The Christmas Letter

by Nickolas James

I just knew everything would be alright. Every year I would wake up to a pile of gifts under the tree, and somehow I knew this year would be no different. It was December 24, and there were a grand total of six presents under our tree, and they were all for other people. It was something new, to be sure, but I had a feeling that if I searched long enough and hard enough, Iíd find my momís stash of gifts. They had to be somewhere.

To be honest, I never searched before. I didnít think it was a good idea to try to find my stash of presents because I knew my mom would be crushed if I ruined the surprise she planned for Christmas morning. Besides that, I knew Santa was watching, and I didnít want to risk ruining my chances of receiving the optimum number of gifts from the jolly old Saint.† So instead of investigating the somewhat troubling absence of packages under the tree with me and my sisterís names on them, I chose to be patient.

On the surface, I accepted the truth. We were broke that year. My mom was going to nursing school and working two part time jobs to get the bills paid, and it was only by the grace of God that we still had a phone. I had a paper route in the neighborhood that brought in a hundred dollars a month, and most of my earnings from that went to my mom so she could pay bills like electricity and water. What I brought in wasnít much, but it helped out.

Being eleven, I guess I was slow on the uptake. My mom had sat down with my sister and I and told us that sheíd do her best for us on Christmas, but the truth was that she hadnít received a dime from our dad in ages, and usually when his child support check did come, it bounced. I hated my dad for that. My mom struggled each and every month just to keep a roof over our heads while my dad lived like a king in another town. My sister and I were out of sight and out of mind for him, and my mom was someone he loved to heap torment on. I knew that he purposely let us struggle so that sheíd pay for trying to make it without him, and that no matter what she did, heíd be somewhere waiting in the wings to make sure that she knew he was better off that she was.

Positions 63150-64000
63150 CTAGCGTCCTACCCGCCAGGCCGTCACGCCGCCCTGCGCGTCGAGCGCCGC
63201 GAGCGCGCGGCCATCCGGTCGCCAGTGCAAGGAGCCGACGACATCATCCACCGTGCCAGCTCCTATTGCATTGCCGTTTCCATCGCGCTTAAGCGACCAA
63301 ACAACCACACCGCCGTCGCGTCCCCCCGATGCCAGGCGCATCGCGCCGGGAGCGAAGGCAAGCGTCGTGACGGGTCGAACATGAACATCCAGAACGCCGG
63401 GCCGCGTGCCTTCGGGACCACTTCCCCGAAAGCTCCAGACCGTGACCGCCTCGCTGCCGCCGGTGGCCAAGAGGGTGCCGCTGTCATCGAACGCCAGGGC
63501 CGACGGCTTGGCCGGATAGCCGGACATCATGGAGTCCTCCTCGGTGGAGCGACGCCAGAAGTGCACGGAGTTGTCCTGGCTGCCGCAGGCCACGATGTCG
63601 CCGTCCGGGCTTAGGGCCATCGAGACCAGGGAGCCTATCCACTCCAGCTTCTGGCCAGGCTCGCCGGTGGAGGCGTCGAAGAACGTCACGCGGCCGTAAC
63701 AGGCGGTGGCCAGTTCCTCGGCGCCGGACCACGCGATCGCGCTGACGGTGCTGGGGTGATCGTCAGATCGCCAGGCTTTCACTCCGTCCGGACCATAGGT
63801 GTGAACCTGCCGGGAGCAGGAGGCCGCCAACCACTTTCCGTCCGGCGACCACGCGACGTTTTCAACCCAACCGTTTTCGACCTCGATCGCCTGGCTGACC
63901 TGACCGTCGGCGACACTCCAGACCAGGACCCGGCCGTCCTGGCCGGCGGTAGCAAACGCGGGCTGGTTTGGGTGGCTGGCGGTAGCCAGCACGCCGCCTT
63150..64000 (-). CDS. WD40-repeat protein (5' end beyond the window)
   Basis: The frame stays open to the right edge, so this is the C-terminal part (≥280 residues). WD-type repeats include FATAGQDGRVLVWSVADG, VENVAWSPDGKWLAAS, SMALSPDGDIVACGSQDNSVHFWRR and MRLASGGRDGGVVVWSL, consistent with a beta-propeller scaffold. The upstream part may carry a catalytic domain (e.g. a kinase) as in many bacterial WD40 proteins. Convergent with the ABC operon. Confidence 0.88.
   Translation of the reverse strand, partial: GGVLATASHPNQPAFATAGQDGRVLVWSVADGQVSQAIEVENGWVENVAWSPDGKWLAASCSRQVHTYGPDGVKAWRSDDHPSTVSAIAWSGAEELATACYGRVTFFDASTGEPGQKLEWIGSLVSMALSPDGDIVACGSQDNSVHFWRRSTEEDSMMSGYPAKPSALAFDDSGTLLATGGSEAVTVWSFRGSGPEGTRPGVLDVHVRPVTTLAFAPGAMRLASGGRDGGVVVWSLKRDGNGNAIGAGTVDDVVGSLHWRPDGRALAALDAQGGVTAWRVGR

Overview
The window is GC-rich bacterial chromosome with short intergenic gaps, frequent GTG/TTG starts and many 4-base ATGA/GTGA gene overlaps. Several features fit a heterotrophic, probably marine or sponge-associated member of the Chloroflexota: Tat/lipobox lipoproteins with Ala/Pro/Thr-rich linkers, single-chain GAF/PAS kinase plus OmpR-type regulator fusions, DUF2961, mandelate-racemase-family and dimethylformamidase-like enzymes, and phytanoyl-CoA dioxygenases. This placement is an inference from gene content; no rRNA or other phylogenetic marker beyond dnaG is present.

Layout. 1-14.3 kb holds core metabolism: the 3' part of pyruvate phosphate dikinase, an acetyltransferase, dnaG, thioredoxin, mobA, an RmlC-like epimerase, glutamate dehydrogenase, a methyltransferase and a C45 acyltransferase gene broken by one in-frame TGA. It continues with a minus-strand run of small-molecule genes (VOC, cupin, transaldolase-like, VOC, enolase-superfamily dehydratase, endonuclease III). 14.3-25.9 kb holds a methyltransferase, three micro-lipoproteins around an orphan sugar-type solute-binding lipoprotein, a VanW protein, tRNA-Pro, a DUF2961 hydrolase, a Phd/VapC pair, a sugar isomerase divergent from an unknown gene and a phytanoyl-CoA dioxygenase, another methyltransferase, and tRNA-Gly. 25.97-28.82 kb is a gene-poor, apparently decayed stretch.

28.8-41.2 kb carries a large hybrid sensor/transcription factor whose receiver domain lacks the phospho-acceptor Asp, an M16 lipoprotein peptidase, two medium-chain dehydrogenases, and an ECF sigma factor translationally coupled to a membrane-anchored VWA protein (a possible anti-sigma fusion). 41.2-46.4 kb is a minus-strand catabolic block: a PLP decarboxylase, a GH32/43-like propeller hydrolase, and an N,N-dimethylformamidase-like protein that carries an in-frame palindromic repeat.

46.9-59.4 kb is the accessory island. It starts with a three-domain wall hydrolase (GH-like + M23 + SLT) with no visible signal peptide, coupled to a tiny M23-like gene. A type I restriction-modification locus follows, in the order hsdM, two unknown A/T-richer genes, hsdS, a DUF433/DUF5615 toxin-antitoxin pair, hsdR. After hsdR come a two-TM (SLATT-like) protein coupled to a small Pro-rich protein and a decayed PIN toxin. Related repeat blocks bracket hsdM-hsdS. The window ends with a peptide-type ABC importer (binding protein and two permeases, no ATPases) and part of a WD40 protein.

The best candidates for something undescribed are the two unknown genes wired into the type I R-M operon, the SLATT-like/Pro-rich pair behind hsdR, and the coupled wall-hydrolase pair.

On Christmas Eve I collected early on my paper route and was really surprised at the amount of tips I got. As soon as I was finished collecting, I hurried home to turn the money over to my mom, who I was sure could use it for bills, especially if she had spent a lot of money on presents that year. Along the way I stopped at the corner store to buy some candy.† They had a sale on Hersheyís Bars, my momís favorite candy bar, so I got nine of them for three dollars. I figured Iíd stuff three of them in each of our stockings if there was any room after Santa left. He usually crammed all of our stockings with goodies, but I figured Iíd find a way to make them fit. I just had to wake up before my mom and sister did, but after Santa was gone.